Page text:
Some other parts will need supports, or rafts, and maybe quite a lot in some cases (motor frame is an example of a tricky print)
      When i started to look at some of the smaller parts, I started to think, who do I know with a resin printer…

      I had thought I might like to try making this, but then I thought, you know what, it might be listed under Medical Hacks because printing and assembling this might just send you crazy? :)

      Might still have a go at some though…I’m already a bit crazy, can’t hurt right?

        1. From some of the close-ups, it looks like the featured model may have had the top cut off and glued on; there’s a bit of a layer misalignment in the windshield struts. I’m not sure if that was intentional to aid printing, or if it had separated accidentally and needed repair.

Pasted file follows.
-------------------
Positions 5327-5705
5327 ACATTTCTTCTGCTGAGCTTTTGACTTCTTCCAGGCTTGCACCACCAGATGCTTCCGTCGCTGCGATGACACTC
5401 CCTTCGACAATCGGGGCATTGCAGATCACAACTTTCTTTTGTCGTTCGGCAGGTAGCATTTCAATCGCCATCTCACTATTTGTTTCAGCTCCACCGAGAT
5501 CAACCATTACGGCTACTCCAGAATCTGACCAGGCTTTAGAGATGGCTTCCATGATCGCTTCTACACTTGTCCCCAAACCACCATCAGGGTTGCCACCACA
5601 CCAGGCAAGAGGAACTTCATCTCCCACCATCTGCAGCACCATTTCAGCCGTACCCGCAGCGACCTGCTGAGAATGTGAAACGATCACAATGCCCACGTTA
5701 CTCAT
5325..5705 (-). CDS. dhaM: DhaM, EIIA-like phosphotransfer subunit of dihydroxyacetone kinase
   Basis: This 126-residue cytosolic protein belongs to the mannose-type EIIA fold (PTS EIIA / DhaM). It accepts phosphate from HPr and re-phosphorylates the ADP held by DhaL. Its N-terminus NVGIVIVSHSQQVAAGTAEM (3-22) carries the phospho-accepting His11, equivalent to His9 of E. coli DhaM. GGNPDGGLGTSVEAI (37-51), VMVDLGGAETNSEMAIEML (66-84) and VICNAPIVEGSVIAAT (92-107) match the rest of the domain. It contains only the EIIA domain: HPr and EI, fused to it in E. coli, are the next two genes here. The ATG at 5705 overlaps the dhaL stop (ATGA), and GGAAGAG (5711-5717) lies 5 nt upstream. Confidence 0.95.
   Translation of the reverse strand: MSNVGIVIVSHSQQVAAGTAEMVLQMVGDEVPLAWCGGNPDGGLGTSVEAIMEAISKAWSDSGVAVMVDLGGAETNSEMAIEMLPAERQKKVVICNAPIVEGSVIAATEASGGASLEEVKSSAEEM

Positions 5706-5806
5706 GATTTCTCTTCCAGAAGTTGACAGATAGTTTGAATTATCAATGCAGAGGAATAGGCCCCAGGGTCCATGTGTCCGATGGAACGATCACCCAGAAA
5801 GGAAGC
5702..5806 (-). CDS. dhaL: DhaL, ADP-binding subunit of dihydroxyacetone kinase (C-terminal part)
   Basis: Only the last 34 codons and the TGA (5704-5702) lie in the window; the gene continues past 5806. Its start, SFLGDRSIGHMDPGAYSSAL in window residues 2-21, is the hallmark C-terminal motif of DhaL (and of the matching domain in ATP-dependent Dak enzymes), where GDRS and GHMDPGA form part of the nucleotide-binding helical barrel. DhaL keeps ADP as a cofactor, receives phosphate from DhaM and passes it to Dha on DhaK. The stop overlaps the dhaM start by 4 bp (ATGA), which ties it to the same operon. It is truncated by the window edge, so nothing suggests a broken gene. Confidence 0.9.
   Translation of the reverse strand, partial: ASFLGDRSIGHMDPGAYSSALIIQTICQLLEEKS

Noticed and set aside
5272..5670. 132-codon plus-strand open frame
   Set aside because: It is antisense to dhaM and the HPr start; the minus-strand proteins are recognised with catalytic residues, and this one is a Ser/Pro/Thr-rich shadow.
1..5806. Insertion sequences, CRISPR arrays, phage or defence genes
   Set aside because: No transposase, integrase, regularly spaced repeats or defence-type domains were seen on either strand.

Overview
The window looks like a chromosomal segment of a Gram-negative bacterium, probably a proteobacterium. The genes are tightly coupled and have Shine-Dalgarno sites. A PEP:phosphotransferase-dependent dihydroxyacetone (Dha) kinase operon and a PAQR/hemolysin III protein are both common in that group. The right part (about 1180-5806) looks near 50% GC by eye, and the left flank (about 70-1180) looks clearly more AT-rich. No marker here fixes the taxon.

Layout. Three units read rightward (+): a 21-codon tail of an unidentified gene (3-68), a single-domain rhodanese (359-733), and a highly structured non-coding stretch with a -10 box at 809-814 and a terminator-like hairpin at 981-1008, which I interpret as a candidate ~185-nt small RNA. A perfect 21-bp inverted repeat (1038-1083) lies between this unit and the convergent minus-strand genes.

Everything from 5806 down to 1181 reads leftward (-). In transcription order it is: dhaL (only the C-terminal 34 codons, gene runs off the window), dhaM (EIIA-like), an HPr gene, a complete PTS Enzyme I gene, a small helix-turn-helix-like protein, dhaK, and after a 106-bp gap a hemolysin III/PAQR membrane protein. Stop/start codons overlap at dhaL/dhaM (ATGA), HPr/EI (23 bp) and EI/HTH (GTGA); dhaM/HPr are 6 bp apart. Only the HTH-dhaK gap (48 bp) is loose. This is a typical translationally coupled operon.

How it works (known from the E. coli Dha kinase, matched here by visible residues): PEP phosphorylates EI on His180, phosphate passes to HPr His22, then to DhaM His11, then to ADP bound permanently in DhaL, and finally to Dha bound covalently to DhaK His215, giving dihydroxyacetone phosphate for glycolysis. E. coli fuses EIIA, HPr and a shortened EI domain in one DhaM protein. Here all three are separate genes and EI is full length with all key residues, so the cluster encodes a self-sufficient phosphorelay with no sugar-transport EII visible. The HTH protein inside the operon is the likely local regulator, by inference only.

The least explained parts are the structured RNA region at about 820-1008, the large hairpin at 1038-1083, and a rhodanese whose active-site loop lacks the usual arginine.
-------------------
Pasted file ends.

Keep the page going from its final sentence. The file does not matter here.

1. I split mine in pretty much the same spot and used supports for the top part. looks great. The builder says you only need support in the cockpit area and the rest will bridge, i’ll try that on my next iteration because this took forever to print.

  3. This is really awsome. I recently returned to the Model Railroad Hobby. I have a ton of Fine scale High- End HO scale DCC models..Which I definitely love..However this is very appealing. These S Scale models look irresistibly tempting..The same way that I enjoy Battery powered Newbright G gauge Trains. Plus I would have a place to park my Hot Wheels and similar 1:64 scale cars. Cheers, Steve